Repairing the World, Pioneering New Drug

Sherwood Gorbach ’55 with his wife, Judith Gorbach ’58
Sherwood Gorbach ’55 with his wife, Judith Gorbach ’58

Sherwood Gorbach ’55 hasn’t been in a Brandeis classroom in a half-century, yet he credits the lessons he learned at his alma mater for aiding in his recent discovery of a breakthrough drug to treat diarrhea.

The world-renowned infectious disease researcher was profiled in The New York Times for his role in developing Dificid, the first new medicine in 25 years approved to treat diarrhea caused by Clostridium difficile, a bacterium that is a leading cause of hospital-acquired infection. The Food and Drug Administration approved the drug on May 27.

“This type of discovery is the ambition of every physician,” says Gorbach, a longtime professor at Tufts University School of Medicine and the chief scientific officer at Optimer Pharmaceuticals in San Diego, which developed Dificid. “I feel fortunate that I was able to participate and help people in this way.”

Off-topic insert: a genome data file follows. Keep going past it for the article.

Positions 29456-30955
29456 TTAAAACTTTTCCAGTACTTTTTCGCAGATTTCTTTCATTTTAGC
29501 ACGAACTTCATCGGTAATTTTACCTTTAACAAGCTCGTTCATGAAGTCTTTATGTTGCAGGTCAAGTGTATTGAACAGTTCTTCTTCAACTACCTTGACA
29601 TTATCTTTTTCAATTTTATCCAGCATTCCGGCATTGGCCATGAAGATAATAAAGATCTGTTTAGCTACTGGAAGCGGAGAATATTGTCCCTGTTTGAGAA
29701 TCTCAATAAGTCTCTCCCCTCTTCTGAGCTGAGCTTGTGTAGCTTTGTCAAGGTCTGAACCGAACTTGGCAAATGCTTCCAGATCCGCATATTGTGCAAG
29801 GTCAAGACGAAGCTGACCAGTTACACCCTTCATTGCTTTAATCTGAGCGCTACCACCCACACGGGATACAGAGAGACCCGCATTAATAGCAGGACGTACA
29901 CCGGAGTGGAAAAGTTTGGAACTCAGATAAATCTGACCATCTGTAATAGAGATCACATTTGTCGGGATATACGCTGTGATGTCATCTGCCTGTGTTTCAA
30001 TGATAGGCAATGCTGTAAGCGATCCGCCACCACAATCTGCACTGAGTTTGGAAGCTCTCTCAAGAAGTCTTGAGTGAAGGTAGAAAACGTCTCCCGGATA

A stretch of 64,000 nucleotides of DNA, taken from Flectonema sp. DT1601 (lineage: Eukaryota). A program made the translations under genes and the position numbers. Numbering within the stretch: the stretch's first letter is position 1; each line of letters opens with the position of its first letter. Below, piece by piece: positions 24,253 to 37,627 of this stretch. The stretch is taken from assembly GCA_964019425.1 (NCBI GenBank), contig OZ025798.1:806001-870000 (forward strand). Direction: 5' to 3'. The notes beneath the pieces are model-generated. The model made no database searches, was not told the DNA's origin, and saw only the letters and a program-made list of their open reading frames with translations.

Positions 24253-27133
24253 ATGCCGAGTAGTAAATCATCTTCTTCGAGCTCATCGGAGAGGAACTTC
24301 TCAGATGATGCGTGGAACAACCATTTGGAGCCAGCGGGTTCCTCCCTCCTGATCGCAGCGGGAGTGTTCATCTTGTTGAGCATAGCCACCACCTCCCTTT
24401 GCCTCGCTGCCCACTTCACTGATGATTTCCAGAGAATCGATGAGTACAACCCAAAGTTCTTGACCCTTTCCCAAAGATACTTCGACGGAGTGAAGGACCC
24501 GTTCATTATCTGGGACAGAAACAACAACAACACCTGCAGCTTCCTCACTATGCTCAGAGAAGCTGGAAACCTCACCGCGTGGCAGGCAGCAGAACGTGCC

After graduating from Brandeis, Gorbach worked for six months in his family’s insurance business and then was drafted into the Navy. During his military service, he had an epiphany.

“I came to realize that I was deeply moved by my experience at Brandeis and what it taught me about tikkun olam (repairing the world) and the importance of following your dreams,” Gorbach says. “Working in the insurance business wasn’t going to allow me to reach my goals.”

Gorbach returned to Brandeis as a special student in 1957 to complete the science courses required for medical school. He earned straight As and was accepted into five medical schools before enrolling at Tufts.

Gorbach began his quest for treatments in 1971 when he learned of some patients in New Zealand who developed severe cases of diarrhea and bowel inflammation after being administered an antibiotic. In the ensuing 40 years, he focused on discovering the cause of the outbreak, which he and his colleagues accomplished in 1978, and developing treatments.

“I’m persistent,” says Gorbach. “I wanted to figure this out.”

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